Frederick Buechner on Gerard Manley Hopkins

I found Hughes too depressing, so I put it down. And picked up Frederick Buechner's Speak What We Feel. When I was fifteen, my pastor introduced me to Buechner with the gift of a book by Buechner when my pastor confirmed me. In this text off my mom's shelf, Buechner discusses 4 writers who affected him - Gerard Manley Hopkins, Mark Twain, C.K. Chesterton and Shakespeare. I know my mom's favorite poet was Hopkins.

The introduction talks about the process of writing (opening the vein). Buechner:

"What brings them together here is that in at least one work apiece, it seems to me, each of them wrote in his own blood about the darkness of life as he found it and about how for better or worse he managed somehow to survive it, even to embrace it - Hopkins in the 'terrible sonnets' of his final years...It is at the very end of King Lear, in fact, that the Duke of Albany says, 'The weight of this sad time we must obey,/Speak what we feel, not what we ought to say," and that seems to me to be precisely what Shakespeare himself did in writing this greatest of all his plays and what in their own entirely different ways the other three did after him."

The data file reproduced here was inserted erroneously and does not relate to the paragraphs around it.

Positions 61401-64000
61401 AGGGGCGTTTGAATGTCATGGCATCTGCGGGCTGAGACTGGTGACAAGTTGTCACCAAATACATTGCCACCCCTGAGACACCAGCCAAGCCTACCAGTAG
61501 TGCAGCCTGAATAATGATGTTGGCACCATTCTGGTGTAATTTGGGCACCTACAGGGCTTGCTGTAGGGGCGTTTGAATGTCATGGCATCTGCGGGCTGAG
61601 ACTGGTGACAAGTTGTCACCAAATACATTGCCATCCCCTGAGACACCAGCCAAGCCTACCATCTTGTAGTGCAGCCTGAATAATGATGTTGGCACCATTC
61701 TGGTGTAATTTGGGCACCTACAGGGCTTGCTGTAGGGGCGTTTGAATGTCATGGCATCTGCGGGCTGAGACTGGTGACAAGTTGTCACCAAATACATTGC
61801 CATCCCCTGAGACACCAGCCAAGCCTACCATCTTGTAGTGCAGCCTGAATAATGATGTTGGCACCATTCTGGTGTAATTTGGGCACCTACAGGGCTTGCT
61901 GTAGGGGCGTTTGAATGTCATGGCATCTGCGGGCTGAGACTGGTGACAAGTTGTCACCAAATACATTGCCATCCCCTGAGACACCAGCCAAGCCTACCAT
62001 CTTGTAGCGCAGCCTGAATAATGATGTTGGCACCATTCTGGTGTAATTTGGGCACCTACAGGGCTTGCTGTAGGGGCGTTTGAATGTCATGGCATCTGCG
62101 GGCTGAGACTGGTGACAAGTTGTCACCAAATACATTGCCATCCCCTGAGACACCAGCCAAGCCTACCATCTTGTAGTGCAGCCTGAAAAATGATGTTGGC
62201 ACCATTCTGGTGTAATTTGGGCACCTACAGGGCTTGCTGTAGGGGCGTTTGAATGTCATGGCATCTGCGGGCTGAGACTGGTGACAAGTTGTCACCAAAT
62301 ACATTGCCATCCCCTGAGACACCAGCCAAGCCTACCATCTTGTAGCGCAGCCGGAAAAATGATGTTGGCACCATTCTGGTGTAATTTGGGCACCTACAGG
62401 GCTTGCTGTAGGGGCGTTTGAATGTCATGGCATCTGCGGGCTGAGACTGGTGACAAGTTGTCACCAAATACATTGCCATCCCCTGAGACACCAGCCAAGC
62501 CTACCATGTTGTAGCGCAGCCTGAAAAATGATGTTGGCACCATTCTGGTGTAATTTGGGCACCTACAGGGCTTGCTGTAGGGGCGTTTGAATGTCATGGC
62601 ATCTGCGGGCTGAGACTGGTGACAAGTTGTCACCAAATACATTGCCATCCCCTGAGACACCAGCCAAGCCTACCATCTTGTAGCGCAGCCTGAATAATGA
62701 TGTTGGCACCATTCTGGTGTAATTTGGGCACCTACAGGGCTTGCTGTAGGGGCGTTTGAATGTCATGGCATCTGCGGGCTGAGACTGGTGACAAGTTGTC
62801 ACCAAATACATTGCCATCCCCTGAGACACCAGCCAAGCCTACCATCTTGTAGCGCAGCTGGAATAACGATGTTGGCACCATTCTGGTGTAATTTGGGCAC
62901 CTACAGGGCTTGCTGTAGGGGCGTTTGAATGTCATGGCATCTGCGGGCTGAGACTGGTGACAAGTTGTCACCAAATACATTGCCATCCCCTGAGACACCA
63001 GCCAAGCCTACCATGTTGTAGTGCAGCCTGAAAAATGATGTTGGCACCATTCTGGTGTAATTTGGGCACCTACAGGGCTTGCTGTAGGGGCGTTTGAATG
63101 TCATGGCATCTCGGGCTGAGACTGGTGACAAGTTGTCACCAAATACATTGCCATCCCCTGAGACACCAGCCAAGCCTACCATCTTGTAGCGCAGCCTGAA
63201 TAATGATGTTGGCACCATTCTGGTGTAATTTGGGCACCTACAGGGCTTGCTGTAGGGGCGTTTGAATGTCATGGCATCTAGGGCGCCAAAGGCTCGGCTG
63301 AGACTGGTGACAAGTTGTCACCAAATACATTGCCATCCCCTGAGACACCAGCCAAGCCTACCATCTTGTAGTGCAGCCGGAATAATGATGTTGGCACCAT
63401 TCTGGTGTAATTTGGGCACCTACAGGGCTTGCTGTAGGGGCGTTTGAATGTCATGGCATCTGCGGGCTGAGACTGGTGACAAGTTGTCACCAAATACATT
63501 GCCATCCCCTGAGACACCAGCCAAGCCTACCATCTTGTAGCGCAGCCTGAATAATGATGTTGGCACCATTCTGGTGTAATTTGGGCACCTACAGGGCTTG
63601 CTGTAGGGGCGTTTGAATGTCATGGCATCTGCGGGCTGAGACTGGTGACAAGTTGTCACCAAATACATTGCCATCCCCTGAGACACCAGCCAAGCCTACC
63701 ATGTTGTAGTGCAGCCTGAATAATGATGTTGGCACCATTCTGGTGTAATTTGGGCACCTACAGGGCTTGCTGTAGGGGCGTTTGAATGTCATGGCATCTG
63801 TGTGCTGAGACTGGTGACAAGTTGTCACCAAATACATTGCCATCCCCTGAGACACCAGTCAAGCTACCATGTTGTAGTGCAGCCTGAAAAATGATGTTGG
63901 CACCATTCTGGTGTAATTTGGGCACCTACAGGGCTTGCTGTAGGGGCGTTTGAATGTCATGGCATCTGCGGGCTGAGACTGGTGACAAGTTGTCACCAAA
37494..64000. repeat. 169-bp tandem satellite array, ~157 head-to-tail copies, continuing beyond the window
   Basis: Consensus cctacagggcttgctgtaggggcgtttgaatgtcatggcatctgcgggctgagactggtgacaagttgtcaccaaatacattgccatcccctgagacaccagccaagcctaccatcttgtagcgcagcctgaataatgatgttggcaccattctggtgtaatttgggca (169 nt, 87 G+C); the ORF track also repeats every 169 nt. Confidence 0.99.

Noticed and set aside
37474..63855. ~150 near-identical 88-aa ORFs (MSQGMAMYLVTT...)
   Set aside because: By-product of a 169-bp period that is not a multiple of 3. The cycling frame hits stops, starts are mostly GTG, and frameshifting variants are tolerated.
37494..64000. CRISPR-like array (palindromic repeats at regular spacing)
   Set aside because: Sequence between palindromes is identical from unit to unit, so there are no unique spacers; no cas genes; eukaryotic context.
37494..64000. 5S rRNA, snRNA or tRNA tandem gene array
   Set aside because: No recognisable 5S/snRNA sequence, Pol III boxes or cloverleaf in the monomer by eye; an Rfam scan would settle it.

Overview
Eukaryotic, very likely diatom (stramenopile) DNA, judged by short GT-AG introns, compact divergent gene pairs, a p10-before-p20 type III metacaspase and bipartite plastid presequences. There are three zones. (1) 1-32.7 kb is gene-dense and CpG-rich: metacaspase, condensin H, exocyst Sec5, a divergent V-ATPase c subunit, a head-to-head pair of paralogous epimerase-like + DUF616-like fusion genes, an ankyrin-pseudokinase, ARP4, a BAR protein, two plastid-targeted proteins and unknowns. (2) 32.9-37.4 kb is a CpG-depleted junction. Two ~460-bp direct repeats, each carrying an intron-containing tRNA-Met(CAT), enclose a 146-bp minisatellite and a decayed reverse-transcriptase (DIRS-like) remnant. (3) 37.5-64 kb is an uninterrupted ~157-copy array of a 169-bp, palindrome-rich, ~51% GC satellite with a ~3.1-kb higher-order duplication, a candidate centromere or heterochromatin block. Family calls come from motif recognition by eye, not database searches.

Now I may know be able to discern why Hopkins was my mother's favorite poet. I think I may take this book back with me to DC. I'd like to feel (not understand - that may be asking too much) how to embrace life's darkness, how to turn sadness into masterpieces of writing, even, or simply how to bear the weight as a lighter yoke.

It's Tuesday, September 11, 2007. The day is grey and full of thunder in New Jersey. A contrast in weather to the bright blue of that other Tuesday, September 11.